Cisco Talos, one of the world’s largest private threat intelligence teams with unparalleled insight into the threat landscape, has released its Quarterly Trends report. The report examines cyber threat trends in the first quarter of 2022. While ransomware remained the top threat, as it has for the past two years now, Cisco observed an increase in engagements involving advanced persistent threat (APT) activity. This included Iranian state-sponsored MuddyWater APT activity, China-based Mustang Panda activity leveraging USB drives to deliver the PlugX remote access trojan (RAT), and a suspected Chinese adversary dubbed “Deep Panda” exploiting Log4j.
Cybercriminals targeted a broad range of verticals, including education, energy, financial services, health care, industrial production and equipment, local government, manufacturing, real estate, telecommunications, and utilities. Telecommunications became the most affected industry, closely followed by organizations in the education and government sectors. .
Commenting on the report, Fady Younes, Cybersecurity Director, EMEAR Service Provider and MEA, said: “In 2021, the most attacked sector monitored by Talos was health care. However, cybercriminals have shifted their focus over the last 12 months. Given that telecom companies operate critical infrastructure and store large amounts of sensitive data, this sector is expected to remain a key target.”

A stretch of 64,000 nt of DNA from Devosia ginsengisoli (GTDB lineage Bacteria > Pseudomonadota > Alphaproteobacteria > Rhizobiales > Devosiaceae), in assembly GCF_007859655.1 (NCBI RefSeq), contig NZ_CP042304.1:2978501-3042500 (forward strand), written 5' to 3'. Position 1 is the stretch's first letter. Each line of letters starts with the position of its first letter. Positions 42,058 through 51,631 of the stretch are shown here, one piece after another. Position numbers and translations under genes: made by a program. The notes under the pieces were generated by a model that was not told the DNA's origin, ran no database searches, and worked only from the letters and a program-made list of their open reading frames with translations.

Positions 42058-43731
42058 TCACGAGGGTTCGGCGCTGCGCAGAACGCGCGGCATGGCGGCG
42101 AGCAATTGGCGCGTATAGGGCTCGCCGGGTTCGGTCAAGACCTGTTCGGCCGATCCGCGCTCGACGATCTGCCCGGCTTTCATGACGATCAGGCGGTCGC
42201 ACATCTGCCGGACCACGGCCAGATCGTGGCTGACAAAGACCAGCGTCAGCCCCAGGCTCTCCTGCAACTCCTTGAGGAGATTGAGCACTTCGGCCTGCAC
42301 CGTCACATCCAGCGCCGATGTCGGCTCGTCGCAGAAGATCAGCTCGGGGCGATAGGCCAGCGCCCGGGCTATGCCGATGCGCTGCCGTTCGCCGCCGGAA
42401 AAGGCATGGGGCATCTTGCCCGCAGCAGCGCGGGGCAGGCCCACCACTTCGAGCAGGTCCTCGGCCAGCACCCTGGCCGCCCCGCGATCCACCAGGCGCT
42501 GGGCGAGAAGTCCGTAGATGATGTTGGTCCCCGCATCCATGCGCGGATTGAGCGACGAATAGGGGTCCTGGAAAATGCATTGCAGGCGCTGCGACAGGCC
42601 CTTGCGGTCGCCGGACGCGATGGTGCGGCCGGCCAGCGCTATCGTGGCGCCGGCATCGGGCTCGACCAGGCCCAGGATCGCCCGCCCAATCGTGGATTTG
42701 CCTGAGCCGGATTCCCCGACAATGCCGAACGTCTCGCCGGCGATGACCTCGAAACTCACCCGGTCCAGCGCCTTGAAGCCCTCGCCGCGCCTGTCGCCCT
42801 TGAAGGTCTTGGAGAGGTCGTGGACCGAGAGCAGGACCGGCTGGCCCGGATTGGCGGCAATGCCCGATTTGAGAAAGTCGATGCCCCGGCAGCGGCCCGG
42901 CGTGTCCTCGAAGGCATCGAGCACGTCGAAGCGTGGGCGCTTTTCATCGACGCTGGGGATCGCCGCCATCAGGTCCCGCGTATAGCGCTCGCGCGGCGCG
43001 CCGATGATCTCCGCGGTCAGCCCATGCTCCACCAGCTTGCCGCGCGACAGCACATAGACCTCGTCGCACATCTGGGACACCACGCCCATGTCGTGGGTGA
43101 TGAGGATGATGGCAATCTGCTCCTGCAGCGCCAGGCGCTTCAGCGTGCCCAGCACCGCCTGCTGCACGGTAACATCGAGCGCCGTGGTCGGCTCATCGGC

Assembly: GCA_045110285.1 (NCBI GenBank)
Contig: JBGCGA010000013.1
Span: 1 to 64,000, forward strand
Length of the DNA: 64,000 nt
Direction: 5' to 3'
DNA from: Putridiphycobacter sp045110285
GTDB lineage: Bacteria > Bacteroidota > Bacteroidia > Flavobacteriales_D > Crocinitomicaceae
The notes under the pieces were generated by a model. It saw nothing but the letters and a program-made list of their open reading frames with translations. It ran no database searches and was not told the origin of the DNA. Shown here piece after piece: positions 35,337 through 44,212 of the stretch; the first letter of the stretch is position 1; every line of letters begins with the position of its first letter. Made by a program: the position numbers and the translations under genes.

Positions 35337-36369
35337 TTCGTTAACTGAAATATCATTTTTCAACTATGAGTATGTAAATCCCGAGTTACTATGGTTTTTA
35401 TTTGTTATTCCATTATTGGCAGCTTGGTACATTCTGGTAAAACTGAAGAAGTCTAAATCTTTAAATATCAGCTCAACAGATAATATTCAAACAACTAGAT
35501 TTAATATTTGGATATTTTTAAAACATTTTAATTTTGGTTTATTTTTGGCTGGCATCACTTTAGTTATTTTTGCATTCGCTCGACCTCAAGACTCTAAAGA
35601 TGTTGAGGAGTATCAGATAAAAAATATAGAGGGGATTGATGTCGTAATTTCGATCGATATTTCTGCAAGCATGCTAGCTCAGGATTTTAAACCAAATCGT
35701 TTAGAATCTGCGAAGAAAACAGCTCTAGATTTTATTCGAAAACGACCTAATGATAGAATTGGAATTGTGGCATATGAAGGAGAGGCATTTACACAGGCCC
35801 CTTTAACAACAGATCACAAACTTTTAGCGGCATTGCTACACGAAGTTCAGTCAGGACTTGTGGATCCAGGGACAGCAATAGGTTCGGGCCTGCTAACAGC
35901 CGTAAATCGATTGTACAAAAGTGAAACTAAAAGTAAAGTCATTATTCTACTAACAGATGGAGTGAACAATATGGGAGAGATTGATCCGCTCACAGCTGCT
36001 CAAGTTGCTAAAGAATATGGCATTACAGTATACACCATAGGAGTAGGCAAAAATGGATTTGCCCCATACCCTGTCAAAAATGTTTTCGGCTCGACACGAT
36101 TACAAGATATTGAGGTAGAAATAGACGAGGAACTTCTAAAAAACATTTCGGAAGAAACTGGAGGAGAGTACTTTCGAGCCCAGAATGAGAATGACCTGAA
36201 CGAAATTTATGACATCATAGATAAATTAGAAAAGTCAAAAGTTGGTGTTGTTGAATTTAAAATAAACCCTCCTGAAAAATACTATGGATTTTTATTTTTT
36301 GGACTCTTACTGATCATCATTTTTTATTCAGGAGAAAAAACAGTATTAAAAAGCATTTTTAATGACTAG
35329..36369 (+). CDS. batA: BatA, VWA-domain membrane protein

Ransomware continued to comprise the majority of threats Cisco Talos responded to. No one ransomware family was observed twice in incidents in the first quarter of 2022. This is indicative of a trend toward greater democratization of ransomware adversaries that Talos began observing last year. This quarter also saw the appearance of emerging ransomware families, including Cerber (aka CerberImposter), Entropy and Cuba. Additional high-profile ransomware families included Hive and Conti.
Log4j exploitation was the second most common cyber security threat during the quarter behind ransomware, indicating a growing risk despite a patch being available. Cisco experts observed adversaries capitalizing on organizations’ lack of up-to-date patches and improper data protections.
Cisco’s top recommendation for defending digital environments is to use preventive Zero Trust access controls to verify user trust and device trust, as well as to apply access controls for every application.. Zero Trust access controls for workforce is an effective approach to prevent adversaries from gaining unwanted and unauthorized access. Talos routinely sees threat activity that could have been prevented if Zero Trust access controls for users and their devices (laptops, mobiles, and tablets) had been enabled.